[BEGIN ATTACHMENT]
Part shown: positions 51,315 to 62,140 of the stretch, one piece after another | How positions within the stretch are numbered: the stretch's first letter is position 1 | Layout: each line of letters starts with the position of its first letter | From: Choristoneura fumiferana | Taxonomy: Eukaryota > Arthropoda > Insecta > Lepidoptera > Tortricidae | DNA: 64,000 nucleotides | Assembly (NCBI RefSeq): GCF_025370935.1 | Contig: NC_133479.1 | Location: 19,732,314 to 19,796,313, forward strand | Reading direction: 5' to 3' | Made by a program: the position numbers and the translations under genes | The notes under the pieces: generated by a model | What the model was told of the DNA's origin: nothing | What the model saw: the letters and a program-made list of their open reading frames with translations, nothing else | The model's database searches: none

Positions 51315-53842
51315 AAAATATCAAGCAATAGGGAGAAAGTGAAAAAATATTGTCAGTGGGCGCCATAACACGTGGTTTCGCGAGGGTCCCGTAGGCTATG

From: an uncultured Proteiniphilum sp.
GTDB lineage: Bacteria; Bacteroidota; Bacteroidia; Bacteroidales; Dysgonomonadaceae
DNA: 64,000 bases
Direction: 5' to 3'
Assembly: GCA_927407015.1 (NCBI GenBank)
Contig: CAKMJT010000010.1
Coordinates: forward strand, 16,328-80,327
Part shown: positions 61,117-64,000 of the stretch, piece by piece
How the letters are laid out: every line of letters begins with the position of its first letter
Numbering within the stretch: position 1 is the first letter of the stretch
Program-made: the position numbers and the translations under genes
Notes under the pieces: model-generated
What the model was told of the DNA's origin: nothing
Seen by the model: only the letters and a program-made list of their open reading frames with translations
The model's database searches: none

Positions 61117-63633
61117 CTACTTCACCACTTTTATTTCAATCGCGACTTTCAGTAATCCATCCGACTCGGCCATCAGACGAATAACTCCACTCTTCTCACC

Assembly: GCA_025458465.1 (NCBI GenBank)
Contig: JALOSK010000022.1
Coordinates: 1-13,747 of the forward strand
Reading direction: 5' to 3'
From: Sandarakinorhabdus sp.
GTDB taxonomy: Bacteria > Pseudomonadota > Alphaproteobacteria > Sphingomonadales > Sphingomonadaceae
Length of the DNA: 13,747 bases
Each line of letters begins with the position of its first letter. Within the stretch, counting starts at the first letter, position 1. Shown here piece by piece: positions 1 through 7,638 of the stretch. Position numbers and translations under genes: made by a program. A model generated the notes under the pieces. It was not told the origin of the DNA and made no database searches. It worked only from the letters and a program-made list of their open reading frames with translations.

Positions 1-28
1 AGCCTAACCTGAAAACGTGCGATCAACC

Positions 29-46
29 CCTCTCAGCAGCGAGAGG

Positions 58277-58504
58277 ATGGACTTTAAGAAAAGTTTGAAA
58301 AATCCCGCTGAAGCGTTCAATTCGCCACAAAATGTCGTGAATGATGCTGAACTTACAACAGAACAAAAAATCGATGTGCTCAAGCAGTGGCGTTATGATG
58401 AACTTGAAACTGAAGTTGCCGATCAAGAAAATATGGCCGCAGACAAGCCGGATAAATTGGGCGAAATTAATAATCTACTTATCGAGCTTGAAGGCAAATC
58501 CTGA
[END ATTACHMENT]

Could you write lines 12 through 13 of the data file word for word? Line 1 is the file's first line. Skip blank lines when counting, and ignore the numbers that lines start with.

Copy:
How the letters are laid out: every line of letters begins with the position of its first letter
Numbering within the stretch: position 1 is the first letter of the stretch